Home Institution

George Washington University

Publication Date

Spring 2013

Program Name

Jordan: Modernization and Social Change

Abstract

The crisis in Syria has caused a massive influx of refugees into Jordan to the detriment of the Jordanian host communities. This research paper seeks to examine the direct impact of the Syrian Refugees on Jordanians’ food security. The researcher hypothesized that the large influx of refugees reduced the overall food security of Jordanian families in terms of food accessibility and availability. The methodology consisted of two major parts. First, field interviews were conducted with Jordanians in the Northern Badia and representatives from non-governmental organizations (NGO) in Amman. Second, forty-two families were surveyed in the Northern Badia about their food consumption, sufficiency, and personal socioeconomic information. This field research produced quantitative and qualitative data that ultimately proved the hypothesis true. The influx of Syrian refugees has directly hindered local families’ food security by increasing prices and making food inaccessible and unavailable. This research is significant because it examines a different side of the pressing and contemporary topic of the Syrian crisis by focusing on the plight of average Jordanians. The Jordanian government and the international community have largely neglected these communities, and by identifying their needs this research is a call to action for sustainable development. The situation in the Mafraq Governorate continues to rapidly deteriorate with disastrous consequences. The study recommends investing in sustainable livelihoods for families and supporting conflict resolution between the Jordanian host communities and Syrian Refugees.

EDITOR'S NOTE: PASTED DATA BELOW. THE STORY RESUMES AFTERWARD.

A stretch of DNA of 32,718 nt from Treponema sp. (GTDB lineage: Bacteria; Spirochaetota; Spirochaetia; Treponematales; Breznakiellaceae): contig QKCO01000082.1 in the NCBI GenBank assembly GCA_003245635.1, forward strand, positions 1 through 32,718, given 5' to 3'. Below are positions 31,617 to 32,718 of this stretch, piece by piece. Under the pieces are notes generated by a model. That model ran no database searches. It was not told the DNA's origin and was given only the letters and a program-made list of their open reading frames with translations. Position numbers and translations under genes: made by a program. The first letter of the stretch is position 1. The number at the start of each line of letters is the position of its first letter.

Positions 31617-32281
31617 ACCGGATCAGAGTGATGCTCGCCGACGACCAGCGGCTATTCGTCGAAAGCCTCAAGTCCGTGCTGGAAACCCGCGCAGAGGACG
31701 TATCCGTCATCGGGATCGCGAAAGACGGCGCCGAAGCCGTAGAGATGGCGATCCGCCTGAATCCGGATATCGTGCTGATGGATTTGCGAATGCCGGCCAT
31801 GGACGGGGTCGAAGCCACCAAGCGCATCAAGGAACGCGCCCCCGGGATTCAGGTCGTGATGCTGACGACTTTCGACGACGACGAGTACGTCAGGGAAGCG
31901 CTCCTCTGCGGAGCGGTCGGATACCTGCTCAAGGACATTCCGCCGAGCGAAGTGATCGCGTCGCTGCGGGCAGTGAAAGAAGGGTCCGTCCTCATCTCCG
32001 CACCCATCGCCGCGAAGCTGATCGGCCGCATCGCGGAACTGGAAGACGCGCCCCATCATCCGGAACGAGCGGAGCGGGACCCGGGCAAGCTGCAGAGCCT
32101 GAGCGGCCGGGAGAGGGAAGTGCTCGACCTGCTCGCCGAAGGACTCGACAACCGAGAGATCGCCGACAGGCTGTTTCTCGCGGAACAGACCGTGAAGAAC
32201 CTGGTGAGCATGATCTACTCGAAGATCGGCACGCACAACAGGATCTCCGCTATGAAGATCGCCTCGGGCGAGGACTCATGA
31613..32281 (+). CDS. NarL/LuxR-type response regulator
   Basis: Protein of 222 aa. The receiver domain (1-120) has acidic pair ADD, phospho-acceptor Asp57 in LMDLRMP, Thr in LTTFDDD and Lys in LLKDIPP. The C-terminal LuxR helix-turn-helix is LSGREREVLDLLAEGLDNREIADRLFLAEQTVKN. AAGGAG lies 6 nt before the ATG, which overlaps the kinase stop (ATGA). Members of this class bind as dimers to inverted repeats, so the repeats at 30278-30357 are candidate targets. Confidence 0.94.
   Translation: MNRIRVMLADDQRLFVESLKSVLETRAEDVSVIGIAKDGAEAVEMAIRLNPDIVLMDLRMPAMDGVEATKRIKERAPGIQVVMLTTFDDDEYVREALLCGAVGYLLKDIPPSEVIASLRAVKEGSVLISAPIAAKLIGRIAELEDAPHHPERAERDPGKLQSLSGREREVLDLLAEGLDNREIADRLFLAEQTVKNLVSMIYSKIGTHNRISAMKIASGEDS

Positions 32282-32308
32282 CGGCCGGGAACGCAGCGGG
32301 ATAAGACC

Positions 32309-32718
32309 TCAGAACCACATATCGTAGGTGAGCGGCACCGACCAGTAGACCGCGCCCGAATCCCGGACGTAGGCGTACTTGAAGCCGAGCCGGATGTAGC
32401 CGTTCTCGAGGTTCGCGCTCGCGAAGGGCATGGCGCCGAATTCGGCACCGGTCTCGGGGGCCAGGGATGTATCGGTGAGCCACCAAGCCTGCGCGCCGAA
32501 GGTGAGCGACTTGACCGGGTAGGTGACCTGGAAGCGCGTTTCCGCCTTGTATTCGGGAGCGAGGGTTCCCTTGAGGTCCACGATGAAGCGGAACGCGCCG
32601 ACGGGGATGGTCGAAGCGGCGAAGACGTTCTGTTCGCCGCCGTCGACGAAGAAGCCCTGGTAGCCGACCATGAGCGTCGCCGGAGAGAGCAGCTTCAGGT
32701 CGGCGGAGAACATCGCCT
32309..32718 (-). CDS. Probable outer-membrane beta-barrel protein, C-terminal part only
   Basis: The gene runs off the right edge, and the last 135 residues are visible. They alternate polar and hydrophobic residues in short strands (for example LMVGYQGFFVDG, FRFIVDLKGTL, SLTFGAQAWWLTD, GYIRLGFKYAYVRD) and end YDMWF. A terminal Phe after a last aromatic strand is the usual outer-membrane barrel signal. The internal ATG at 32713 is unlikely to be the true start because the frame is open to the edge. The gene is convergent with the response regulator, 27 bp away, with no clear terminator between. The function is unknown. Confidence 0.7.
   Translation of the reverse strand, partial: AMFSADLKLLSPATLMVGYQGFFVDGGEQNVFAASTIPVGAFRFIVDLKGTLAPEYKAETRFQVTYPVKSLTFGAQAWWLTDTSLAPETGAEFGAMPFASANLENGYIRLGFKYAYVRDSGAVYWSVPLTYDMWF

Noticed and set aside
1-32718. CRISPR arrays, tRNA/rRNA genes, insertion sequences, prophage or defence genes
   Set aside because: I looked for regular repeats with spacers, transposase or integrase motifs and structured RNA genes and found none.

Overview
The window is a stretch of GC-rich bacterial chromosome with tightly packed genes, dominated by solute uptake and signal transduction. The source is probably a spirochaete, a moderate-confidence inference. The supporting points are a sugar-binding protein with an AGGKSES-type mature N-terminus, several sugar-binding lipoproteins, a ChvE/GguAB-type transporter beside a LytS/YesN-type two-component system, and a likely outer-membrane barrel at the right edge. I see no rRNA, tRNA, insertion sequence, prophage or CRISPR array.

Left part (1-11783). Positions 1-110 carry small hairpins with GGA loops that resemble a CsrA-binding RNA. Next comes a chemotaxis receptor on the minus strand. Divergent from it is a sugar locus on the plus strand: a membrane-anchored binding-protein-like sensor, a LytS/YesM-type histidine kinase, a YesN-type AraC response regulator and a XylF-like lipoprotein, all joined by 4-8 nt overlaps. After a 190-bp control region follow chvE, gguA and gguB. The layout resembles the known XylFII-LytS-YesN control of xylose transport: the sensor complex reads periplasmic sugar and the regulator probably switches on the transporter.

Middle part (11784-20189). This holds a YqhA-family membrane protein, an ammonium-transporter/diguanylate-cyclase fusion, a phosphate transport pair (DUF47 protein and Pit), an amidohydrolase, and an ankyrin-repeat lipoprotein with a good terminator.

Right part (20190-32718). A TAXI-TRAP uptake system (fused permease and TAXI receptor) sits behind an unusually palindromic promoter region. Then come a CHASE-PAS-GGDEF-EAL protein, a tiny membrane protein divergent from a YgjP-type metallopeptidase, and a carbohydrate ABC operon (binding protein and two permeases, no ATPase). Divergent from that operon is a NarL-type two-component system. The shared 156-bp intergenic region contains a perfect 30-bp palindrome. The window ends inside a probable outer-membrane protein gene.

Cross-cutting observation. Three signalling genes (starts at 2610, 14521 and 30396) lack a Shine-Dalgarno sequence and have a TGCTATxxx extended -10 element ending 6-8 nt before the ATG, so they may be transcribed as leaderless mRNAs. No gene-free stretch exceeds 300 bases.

Disciplines

Defense and Security Studies | Inequality and Stratification | International and Area Studies | International Relations | Natural Resources Management and Policy | Regional Sociology